So, to conclude on cost cutting, you’re going to have a near term reaction, but it does look very healthy. If you look at the long-term and you look at the number of ships that are above 15 years that number is now more than double of the ships on order. So, this nice balance that we finally have, which is in owners favor, I think we’re going to have maintained here. It will be a volatile year, but we will – at Frontline and the industry, we will average very good rates this year and I am hopeful and I spent a lot of time in making sure that we can actually have, do make the best decisions and have the [best TCs] amongst our peer [indiscernible] because it’s really important now to [indiscernible] most of the fleets.

JM: Yes. We’re certainly looking forward to the earnings results and then we’ll have to see how the Costco sanctions transpire. Looks like the U.S. and China are set to sign their trade deal tomorrow. So, we will see if anything comes out of that. We definitely heard sort of the similar rumors that any sort of deal with the Costco sanctions would also have to do with massive crude oil, massive LNG, and LPG and other sort of purchases. So, I think the overall impact on the long-term market of course would be positive, but there is a sort of maybe short-term supply impact there. As we wrap-up our call Robert, thanks again for joining us. One final question, is there anything in the market right now that you think folks are missing in the broad market, whether that’s folks that are long currently, people that haven’t decided to buy yet, or people maybe even that are short? What are one or two things that you think the broad market isn’t quite getting right or doesn’t quite understand yet?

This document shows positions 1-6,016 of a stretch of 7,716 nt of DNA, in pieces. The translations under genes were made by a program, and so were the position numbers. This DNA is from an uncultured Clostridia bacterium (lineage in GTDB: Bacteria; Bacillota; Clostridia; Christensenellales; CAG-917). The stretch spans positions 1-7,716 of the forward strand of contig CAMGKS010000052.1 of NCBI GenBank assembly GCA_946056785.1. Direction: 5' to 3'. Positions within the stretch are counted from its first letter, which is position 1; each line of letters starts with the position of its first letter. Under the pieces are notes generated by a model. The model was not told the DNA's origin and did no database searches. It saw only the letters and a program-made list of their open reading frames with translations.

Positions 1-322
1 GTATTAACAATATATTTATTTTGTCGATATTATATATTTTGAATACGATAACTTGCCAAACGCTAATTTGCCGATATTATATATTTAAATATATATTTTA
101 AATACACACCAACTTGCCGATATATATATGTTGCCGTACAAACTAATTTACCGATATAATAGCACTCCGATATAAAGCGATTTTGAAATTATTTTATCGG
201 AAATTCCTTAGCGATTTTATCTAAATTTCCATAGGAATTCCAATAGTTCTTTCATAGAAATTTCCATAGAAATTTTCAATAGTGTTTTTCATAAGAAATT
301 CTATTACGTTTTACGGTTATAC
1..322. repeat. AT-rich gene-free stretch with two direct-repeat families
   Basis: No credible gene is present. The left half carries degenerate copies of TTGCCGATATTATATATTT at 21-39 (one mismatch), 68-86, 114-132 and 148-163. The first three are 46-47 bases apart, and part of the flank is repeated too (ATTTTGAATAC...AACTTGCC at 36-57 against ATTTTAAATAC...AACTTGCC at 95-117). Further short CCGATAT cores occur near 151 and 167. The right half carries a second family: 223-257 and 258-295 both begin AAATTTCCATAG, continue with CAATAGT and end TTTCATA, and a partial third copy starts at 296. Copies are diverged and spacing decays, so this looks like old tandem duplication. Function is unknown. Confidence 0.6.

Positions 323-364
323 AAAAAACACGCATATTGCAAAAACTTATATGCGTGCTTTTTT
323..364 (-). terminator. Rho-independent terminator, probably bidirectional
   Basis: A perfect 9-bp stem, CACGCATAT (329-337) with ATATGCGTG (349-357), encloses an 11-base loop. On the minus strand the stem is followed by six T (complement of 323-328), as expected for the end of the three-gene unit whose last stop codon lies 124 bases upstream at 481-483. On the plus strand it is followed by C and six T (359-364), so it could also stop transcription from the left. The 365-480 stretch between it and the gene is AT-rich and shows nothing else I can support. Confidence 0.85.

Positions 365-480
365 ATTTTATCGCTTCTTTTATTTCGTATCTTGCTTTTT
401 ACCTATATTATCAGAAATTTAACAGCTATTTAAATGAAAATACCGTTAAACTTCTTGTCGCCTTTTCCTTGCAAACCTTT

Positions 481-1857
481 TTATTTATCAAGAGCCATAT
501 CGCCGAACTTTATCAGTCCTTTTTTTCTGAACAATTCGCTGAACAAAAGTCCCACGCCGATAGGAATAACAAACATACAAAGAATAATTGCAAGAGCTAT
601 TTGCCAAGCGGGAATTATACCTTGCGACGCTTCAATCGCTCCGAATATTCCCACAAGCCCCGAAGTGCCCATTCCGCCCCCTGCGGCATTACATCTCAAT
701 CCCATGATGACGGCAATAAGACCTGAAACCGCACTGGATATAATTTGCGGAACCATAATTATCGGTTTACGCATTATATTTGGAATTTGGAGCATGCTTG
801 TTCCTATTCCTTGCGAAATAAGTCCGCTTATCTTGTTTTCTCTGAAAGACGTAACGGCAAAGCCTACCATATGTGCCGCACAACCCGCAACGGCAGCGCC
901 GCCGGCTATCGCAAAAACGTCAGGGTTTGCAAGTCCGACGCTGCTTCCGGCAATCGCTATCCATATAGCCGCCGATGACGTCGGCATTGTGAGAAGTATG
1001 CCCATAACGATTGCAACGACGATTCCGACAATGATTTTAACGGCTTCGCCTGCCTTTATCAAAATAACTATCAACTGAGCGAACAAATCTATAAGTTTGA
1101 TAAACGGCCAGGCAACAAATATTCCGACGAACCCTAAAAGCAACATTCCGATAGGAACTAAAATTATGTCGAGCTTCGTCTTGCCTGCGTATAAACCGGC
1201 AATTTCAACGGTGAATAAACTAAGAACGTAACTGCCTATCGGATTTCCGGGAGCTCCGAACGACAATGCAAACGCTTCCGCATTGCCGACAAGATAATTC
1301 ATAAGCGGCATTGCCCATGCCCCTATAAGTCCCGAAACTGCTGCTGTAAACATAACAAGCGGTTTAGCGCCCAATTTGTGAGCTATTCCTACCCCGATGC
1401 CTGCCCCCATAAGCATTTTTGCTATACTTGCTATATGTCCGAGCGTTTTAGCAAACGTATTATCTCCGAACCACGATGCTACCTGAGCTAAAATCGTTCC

RM: I think it’s the confidence of this actually happening and being real. And because you see how nervous people get as soon as the market drops. So, my message is that, we believe in the fundamentals of the market and I had a sort of slogan that was introduced two or three years ago that where we started saying that the headwinds were turning to tailwinds. It did take some time, but so that has now happened and now the new moto, which I’ll premier here with you now J is that Frontline believes this market to be stronger for longer. And I think the investors will over a couple of quarters start seeing dividends being paid out and then we’re going to see the fleet balance remain in owners favor and then we’re going to have people gaining confidence and then we just have to look out for the risks as we always do and to look out for the order book and hopefully staying down, but if that starts exploding like it did in 2017 that would be a cause of concern.

JM: Alright. Excellent Robert. We’re going to stay vigilant. We’re going to stay prudent, but want to see strong for longer. Alright, excellent. Thanks again for joining us Robert.

RM: Thank you very much J.

Disclosure: I/we have no positions in any stocks mentioned, and no plans to initiate any positions within the next 72 hours. I wrote this article myself, and it expresses my own opinions. I am not receiving compensation for it. I have no business relationship with any company whose stock is mentioned in this article.

Additional disclosure: J Mintzmyer has no positions in any stocks mentioned. Robert Macleod is employed by Frontline. Nothing on this podcast should be taken as investment advice.